Tchaikovsky Hated His “1812 Overture”

Fran Hoepfner writes: ‘We think of the 1812 Overture as this very American piece and we play it on the Fourth of July for whatever reason, which is just nutso for so many reasons. Last year, I watched a very grown man cry to this piece of music and I was like, “Are you sure?” Do you even know what it’s about? Have you just been assuming the 1812 Overture is about the American War of 1812. Guess what? It’s not!! I distinctly recall reading about the history of the 1812 Overture at the end of last year when I was reading my gigantic Tchaikovsky book (the Anthony Holden biography), and making a mental note to ruin everyone’s Fourth of July so here we fucking go.

‘In 1881, Tchaikovsky was commissioned by his old friend and mentor Nikolay Rubenstein to write a piece for an occasion commemorating a new church known as the Cathedral of Christ the Savior that had been commissioned to be built in 1812. So, I guess that’s how long it took back then to make a big cathedral. In addition, the piece also had to commemorate the silver jubilee of the Tsar (that’s 25 years). So, it was one of those classic “happy about a big church” + “congrats to the Tsar,” kill-two-birds-with-one-festive-overture-types of situations. But Tchaikovsky, who does not care about the church and does not care about the Tsar, bitches and moans and groans but eventually commits to the piece which he writes in one week, nearly four months after first being asked.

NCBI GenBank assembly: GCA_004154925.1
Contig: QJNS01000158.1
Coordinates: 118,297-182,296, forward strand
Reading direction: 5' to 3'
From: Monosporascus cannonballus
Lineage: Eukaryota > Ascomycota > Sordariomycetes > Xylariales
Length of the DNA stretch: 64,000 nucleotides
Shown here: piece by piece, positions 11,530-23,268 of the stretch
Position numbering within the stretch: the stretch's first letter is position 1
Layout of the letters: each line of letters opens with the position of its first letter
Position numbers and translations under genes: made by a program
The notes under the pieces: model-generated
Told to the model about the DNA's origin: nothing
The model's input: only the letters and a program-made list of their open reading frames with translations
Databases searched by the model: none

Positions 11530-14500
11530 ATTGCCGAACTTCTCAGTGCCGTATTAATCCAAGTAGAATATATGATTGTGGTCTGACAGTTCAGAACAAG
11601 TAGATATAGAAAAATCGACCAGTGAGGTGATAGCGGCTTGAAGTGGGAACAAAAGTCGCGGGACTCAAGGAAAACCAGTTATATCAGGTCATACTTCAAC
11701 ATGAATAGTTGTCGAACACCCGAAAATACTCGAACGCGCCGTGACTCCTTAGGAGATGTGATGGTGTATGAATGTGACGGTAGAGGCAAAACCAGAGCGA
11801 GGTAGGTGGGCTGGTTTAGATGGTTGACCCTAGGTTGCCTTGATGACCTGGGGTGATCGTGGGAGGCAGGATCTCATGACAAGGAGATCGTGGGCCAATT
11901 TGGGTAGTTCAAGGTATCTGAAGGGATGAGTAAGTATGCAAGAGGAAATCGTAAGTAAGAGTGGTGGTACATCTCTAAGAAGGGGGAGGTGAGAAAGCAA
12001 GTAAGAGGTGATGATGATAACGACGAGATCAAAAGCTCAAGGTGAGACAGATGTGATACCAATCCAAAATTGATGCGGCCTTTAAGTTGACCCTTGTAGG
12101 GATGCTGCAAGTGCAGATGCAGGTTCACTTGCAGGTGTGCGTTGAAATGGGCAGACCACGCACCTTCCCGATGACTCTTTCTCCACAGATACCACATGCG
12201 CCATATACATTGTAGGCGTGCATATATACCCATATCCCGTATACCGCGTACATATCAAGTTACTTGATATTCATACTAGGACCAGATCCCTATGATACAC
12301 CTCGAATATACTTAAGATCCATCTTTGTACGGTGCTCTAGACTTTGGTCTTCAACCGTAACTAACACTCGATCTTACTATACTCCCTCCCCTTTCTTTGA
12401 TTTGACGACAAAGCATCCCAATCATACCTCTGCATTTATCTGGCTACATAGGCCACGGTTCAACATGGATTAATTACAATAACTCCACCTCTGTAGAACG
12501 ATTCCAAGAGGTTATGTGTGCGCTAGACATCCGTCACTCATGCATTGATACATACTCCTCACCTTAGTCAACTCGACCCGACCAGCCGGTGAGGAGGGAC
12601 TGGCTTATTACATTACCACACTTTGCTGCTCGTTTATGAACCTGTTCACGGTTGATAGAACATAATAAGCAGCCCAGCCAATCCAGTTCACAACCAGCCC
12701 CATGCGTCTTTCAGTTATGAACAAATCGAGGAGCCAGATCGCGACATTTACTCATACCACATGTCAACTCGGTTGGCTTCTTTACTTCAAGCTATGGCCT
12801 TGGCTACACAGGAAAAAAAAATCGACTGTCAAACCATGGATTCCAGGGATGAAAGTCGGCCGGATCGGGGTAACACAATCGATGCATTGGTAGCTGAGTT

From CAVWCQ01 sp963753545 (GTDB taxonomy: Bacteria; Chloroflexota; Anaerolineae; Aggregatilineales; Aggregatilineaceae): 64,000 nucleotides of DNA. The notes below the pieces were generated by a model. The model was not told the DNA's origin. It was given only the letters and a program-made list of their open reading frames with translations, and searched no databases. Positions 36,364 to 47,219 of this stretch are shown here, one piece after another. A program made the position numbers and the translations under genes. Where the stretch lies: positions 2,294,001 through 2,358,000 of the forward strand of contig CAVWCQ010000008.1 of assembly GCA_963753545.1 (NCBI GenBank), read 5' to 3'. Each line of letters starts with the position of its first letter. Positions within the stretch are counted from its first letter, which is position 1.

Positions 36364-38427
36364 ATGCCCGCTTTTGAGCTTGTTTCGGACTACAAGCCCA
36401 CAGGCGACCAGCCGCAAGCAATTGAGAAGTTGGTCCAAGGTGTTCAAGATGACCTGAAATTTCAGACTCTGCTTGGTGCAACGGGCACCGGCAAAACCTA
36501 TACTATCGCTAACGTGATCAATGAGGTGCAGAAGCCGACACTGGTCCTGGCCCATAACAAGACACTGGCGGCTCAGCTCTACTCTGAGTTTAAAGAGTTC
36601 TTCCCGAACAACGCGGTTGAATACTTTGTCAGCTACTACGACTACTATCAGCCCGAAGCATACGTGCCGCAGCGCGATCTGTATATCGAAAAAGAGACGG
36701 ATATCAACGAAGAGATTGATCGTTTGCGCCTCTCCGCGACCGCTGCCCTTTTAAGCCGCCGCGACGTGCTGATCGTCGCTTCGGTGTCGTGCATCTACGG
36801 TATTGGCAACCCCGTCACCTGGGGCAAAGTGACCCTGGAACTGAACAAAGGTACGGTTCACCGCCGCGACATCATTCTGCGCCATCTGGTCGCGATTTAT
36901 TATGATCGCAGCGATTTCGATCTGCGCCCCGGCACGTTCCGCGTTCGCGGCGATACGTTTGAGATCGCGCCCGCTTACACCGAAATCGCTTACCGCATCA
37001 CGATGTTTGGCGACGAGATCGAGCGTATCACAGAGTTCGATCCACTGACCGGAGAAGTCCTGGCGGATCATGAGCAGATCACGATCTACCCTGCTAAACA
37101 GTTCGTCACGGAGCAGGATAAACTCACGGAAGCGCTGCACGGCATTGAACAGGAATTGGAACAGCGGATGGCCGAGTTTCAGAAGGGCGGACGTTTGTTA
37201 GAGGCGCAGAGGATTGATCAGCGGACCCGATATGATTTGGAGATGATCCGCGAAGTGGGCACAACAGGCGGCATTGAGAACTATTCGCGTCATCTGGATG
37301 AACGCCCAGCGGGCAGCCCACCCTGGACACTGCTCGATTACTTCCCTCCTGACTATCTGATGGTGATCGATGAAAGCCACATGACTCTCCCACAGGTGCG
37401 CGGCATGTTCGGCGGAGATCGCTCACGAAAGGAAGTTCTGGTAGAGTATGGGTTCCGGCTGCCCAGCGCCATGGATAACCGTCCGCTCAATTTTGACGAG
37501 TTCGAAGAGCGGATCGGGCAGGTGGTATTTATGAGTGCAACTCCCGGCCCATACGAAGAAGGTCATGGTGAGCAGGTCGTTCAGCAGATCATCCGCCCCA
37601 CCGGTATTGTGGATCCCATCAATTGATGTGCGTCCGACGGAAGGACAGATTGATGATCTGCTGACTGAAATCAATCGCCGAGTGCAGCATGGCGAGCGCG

‘Tchaikovsky hated this piece!! He hated it so much. That’s nuts. We (Americans) love it. He thought music written for and to commemorate occasions was “banal with a lot of noise.” Honestly that’s true! When he finally turned it in, Tchaikovsky wrote: “I don’t think the piece has any serious merits, and I shan’t be the slightest bit surprised or offended if you find it unsuitable for concert performance.’

Leave a Comment